Did the Debate Matter?

I wondered this frequently as I suffered through the 130 minutes or so. For the last couple contests in 2019, I didn’t expect much. These contests can burn a viewer out, and I was fried. Your correspondent endured out of duty more than curiosity. Some time passed, I forgot how painful these can be. It’s getting near actual voting time. A slugfest was in the works.

During the day I looked forward to it. Even watched a little bit of the pregame show. Before it even began, I anticipated writing my recap, something completely skipped last time. And then it started. Within 5 minutes, it was clear this wasn’t going to be fun. And it didn’t get much better. No, Joe Biden wasn’t going to close strong. No, Bernie Sanders wasn’t sharp. He was on the wrong side of that narrow line he traverses between angry old man shouting at the wind and authentic, semi-loveable curmudgeon.

No, Amy Klobuchar couldn’t show why she’s electable, and instead resorted to telling us over and over. And over. And over again that nobody beats the Klob! Nobody! No, Pete Buttigieg wasn’t going to level up at just the right time to put himself over the top in Iowa and then New Hampshire. Instead, he would disappear for stretches. No, Tom Steyer was not going to give us a real reason why he needs to exist here. Or make me not regret Andrew Yang’s absence.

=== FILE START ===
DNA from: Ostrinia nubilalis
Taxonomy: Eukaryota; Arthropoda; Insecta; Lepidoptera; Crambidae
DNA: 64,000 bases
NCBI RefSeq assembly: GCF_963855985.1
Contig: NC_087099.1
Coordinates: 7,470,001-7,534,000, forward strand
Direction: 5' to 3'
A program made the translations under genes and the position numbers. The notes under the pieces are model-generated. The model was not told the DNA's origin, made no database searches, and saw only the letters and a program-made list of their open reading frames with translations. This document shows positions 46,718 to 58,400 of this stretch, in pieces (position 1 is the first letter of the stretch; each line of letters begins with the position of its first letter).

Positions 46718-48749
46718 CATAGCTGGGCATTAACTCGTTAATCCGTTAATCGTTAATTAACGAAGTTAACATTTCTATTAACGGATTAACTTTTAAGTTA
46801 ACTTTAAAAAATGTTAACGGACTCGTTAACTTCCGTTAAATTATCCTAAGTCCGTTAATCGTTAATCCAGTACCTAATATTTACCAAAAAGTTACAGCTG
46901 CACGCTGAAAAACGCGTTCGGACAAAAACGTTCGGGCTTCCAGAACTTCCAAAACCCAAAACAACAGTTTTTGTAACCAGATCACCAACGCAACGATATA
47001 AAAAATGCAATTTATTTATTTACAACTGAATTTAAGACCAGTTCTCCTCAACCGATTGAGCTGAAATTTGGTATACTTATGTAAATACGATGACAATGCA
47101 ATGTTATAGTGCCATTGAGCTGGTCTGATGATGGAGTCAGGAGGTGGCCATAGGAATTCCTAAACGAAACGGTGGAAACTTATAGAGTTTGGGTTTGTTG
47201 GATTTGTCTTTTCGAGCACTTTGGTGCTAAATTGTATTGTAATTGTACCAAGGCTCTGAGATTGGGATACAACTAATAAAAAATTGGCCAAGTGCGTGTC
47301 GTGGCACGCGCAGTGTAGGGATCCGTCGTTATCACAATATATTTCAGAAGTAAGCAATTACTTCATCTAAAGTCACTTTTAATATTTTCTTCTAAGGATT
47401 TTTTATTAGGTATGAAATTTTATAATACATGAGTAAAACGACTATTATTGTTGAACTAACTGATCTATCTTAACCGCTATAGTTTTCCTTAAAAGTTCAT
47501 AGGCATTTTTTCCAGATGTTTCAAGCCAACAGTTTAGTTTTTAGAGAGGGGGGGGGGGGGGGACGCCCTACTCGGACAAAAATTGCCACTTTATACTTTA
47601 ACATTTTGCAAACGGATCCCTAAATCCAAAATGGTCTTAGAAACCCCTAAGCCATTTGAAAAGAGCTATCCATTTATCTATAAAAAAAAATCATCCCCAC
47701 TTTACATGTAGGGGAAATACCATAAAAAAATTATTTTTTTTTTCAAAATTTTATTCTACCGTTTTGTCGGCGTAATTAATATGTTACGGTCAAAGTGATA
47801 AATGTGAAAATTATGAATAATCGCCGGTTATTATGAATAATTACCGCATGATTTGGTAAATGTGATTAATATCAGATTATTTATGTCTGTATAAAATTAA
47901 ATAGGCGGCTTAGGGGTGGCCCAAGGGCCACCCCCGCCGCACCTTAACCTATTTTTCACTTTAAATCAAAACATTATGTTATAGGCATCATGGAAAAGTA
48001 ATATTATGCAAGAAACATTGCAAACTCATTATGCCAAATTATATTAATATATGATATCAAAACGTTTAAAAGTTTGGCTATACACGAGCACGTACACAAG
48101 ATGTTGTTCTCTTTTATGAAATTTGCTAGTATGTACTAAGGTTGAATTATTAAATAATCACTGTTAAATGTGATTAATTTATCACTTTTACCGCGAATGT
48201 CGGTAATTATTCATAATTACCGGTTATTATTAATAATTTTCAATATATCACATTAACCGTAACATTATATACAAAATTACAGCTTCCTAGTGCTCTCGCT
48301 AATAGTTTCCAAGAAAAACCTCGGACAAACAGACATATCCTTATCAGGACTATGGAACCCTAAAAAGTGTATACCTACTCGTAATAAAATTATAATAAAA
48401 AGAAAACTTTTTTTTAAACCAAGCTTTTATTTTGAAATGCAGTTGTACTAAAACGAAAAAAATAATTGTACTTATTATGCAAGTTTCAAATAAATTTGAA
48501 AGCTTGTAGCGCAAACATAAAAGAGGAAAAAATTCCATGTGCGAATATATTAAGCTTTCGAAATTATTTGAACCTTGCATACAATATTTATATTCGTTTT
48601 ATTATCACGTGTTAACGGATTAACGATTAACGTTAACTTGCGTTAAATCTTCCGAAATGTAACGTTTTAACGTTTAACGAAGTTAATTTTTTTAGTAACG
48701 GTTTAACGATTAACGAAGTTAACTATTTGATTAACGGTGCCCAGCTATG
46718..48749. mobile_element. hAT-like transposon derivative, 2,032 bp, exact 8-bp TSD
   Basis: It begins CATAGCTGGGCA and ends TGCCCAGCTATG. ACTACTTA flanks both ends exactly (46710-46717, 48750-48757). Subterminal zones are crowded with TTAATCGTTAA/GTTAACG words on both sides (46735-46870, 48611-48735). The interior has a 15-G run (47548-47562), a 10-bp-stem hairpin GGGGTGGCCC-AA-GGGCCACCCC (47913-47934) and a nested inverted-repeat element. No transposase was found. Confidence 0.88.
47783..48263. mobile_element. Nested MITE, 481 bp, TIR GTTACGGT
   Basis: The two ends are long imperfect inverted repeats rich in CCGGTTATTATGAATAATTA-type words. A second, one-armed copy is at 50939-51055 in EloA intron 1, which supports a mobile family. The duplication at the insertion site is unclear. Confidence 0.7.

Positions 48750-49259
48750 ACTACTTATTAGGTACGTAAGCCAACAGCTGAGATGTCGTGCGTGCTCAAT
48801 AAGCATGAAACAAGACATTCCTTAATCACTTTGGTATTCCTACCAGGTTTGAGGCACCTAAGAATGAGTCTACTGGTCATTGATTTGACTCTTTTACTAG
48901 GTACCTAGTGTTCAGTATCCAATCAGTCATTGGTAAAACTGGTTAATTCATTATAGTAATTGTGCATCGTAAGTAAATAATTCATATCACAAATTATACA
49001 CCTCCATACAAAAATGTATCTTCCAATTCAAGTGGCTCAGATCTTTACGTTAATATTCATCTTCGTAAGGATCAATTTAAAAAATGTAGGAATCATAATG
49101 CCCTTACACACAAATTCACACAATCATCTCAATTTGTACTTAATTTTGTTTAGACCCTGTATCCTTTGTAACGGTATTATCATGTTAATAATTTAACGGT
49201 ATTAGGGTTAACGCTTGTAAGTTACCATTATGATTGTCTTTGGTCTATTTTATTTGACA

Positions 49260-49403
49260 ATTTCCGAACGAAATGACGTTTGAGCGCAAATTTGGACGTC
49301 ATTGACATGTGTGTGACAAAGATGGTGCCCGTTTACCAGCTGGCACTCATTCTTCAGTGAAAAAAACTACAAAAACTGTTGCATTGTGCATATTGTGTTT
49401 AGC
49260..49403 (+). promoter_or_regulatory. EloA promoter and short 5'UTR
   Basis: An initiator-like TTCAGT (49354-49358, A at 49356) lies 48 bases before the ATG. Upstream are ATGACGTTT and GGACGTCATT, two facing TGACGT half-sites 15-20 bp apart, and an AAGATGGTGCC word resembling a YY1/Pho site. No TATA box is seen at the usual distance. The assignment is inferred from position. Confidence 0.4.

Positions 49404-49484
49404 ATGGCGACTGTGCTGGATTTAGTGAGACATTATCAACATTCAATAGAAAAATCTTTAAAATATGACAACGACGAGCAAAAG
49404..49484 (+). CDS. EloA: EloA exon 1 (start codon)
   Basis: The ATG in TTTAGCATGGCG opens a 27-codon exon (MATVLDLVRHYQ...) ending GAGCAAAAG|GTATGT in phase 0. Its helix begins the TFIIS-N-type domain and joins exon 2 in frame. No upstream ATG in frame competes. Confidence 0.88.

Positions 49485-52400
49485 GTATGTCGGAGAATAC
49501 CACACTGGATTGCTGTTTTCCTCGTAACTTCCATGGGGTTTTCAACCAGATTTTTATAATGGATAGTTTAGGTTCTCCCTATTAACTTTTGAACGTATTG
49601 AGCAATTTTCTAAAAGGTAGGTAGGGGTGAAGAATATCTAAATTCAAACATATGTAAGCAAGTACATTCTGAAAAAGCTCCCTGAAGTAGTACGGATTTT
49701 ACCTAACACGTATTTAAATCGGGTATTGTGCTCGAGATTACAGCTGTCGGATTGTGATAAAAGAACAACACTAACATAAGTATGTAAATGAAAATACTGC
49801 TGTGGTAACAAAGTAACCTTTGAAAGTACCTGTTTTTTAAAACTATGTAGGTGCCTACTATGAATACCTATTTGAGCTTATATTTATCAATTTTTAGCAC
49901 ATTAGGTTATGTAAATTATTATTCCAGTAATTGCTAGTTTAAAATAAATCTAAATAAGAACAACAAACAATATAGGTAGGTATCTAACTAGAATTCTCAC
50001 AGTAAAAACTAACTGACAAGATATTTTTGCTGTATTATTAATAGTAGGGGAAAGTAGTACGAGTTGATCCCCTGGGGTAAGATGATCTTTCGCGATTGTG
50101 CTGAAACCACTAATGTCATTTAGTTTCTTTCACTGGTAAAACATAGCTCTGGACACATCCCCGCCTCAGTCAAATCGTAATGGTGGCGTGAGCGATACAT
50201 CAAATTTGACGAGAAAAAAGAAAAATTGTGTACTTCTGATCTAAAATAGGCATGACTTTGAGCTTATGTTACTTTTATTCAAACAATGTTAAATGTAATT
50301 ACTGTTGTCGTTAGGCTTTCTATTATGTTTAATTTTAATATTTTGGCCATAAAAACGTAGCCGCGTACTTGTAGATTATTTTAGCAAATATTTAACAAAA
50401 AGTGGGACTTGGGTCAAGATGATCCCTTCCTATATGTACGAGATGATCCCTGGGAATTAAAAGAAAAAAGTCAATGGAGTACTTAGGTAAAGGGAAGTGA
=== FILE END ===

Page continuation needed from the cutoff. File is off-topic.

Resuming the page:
There was an exception.

Elizabeth Warren did what she needed to do. Prior to the debate, she’d stopped her skid. But she was running fourth place in Iowa, and that’s not going to do. She was facing spending most of the time between the debate and Caucus Night in the Capitol, fiddling away her hours waiting for Mitch McConnell to make the entire exercise a giant waste.

There aren’t *that* many Iowans who aren’t sure if they’re caucusing for Elizabeth or Bernie. Yes, they’re both on the extra progressive side. Sure, they scare some of the same people. Older progressives like Warren better. Younger progressives prefer Bernie. The more years you spent polishing your pHD, the more you like her. The less money you make, the more you like him. If you’re male, you lean Sanders. If you’re female, more likely to support Warren. Independents like Bernie better. Warren is stronger with registered Democrats.